Another advantage of using the Agent Inbox for email (as opposed to the pure ICI Email push method that we will discuss below later) is that you can take full advantage of all of the customer-service business processes built into the Interaction Center such as automatically linking together all emails belonging to the same email thread, automatic creation of linked follow-up business transactions (like Service Requests and Service Orders), and usage of multi-session handling in Interaction Center to process multiple emails in parallel.
Using ERMS and the Agent Inbox is perfect for companies who want to use a traditional email inbox approach where agents process the emails in an “asynchronous” fashion – working on the emails whenever the agent has spare time. This approach is ideal for organizations who want to give first priority to “synchronous” customer communication channels like telephone or live Web chat, and have agents switch over to the inbox and work on emails during slower periods of lower call volume. However, companies who want to treat incoming emails with the same priority as telephone calls and Web chats should look at the options below for using the ICI interface or ERMS Push to pop emails directly onto an agent’s screen via the underlying CTI software.
ICI E-Mail (“Push” Mode)
While ERMS and the Agent Inbox is ideal for companies with very complex customer-service processes, companies who only require a basic email solution to support a simple help desk might be more interested in the ICI push approach which allows emails to be routed directly to an available agent via screen pop using the company’s CTI software. To implement this approach, you would leverage SAP’s Integrated Communication Interface (ICI) rather than SAP Connect. You can find more details about ICI configuration here in this blog.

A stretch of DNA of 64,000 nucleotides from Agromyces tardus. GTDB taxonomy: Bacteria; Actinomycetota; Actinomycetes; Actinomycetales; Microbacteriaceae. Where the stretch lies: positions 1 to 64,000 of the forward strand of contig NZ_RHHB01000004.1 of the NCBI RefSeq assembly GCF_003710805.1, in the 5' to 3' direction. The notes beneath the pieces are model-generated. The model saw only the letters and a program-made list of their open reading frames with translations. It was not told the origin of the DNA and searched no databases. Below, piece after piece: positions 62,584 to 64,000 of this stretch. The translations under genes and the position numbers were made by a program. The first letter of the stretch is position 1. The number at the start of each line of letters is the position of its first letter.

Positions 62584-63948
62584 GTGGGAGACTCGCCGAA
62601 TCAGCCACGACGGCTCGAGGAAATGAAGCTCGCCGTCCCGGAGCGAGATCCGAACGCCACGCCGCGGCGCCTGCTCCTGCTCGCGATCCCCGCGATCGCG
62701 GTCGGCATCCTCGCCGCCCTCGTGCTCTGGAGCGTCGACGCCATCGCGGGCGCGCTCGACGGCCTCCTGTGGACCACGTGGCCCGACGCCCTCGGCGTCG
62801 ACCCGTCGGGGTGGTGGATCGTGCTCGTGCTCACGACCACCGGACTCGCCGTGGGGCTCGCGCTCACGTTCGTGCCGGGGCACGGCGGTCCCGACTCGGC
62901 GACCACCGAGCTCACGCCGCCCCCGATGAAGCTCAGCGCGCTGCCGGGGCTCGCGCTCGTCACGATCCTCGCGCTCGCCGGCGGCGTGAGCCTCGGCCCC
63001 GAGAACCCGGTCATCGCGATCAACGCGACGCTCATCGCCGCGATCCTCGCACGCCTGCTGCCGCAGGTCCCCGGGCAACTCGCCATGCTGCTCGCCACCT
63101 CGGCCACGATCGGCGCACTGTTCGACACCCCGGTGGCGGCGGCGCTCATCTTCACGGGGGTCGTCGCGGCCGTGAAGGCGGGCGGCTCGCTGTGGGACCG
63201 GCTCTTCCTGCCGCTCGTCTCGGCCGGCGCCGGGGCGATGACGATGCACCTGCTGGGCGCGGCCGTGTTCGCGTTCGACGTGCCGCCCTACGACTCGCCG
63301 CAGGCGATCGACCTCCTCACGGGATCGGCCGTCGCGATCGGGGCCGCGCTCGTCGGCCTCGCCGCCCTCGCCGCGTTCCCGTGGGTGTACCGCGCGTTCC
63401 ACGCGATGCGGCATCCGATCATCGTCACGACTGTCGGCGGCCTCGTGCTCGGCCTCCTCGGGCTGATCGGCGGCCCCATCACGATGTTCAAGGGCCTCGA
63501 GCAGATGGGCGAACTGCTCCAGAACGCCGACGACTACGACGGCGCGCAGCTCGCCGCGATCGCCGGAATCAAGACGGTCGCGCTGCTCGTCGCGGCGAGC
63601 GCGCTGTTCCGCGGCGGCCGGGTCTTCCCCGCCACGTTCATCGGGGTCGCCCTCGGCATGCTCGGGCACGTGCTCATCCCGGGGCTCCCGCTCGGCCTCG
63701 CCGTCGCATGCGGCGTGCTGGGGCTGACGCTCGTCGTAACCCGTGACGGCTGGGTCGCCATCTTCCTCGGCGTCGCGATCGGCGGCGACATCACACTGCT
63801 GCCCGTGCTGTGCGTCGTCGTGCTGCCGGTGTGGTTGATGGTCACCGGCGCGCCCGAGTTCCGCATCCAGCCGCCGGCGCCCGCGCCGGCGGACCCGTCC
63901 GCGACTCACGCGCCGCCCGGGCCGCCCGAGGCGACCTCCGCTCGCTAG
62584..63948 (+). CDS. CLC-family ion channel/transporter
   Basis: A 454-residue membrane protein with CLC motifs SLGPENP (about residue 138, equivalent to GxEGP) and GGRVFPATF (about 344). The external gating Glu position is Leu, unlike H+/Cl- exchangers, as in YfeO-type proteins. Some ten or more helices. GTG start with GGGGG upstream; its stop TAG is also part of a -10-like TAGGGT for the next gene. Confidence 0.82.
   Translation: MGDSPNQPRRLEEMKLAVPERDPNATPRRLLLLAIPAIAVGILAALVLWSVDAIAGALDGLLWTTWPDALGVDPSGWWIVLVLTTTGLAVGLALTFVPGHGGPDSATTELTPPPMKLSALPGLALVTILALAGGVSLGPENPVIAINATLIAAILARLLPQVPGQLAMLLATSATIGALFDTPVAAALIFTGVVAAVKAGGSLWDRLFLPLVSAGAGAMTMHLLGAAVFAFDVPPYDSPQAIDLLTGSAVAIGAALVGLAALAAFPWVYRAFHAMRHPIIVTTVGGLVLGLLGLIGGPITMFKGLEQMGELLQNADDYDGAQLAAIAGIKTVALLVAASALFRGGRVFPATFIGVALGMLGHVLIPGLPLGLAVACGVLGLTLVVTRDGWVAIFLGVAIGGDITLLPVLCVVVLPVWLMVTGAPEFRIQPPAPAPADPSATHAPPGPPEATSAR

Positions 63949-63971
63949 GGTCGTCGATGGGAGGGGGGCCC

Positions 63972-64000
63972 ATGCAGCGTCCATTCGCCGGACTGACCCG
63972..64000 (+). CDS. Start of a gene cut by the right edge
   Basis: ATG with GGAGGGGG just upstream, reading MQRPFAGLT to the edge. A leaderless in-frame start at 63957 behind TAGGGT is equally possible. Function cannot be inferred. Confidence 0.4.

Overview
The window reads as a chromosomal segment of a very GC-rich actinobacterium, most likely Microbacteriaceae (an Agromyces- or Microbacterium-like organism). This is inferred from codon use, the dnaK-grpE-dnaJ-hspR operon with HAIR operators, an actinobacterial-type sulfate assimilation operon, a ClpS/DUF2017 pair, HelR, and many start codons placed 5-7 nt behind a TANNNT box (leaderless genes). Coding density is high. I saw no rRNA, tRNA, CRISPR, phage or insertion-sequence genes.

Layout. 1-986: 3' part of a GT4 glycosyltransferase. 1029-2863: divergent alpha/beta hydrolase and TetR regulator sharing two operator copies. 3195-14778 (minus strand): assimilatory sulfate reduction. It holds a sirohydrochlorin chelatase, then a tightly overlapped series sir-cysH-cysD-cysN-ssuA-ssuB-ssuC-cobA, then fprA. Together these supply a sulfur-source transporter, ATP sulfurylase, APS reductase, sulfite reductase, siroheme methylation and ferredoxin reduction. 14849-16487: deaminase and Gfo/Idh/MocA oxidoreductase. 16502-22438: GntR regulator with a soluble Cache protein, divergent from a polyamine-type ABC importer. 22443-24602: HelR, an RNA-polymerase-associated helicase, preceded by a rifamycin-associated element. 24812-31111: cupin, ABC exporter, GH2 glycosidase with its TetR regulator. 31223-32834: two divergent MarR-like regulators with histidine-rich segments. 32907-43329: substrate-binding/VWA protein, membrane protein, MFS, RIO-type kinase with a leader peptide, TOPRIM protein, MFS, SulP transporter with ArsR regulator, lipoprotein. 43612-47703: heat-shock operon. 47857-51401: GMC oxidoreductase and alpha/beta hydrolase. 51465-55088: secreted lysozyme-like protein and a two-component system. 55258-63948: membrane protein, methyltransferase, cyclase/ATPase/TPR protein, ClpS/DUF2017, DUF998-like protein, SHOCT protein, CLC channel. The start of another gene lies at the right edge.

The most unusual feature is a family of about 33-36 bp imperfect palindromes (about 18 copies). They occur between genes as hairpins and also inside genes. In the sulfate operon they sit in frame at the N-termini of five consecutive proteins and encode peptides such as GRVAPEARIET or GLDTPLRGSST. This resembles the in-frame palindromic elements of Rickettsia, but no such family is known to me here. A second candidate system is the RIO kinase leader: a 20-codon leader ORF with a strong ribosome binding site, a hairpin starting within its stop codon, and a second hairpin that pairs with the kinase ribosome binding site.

The advantage of using the ICI “push” approach to email handling, rather than the Agent Inbox “pull” approach is that emails are popped on to the screen the next available agent for immediate processing rather than being routed to a inbox where they could potentially sit for hours – or even days, depending on your SLAs for email response. It’s really a question about whether your organization wants to give emails the same priorities as other synchronous communication channels like telephone calls and live Web chats, or whether you want to treat emails as less time-critical work items that should be processed during off-peak times of lower call/chat volumes.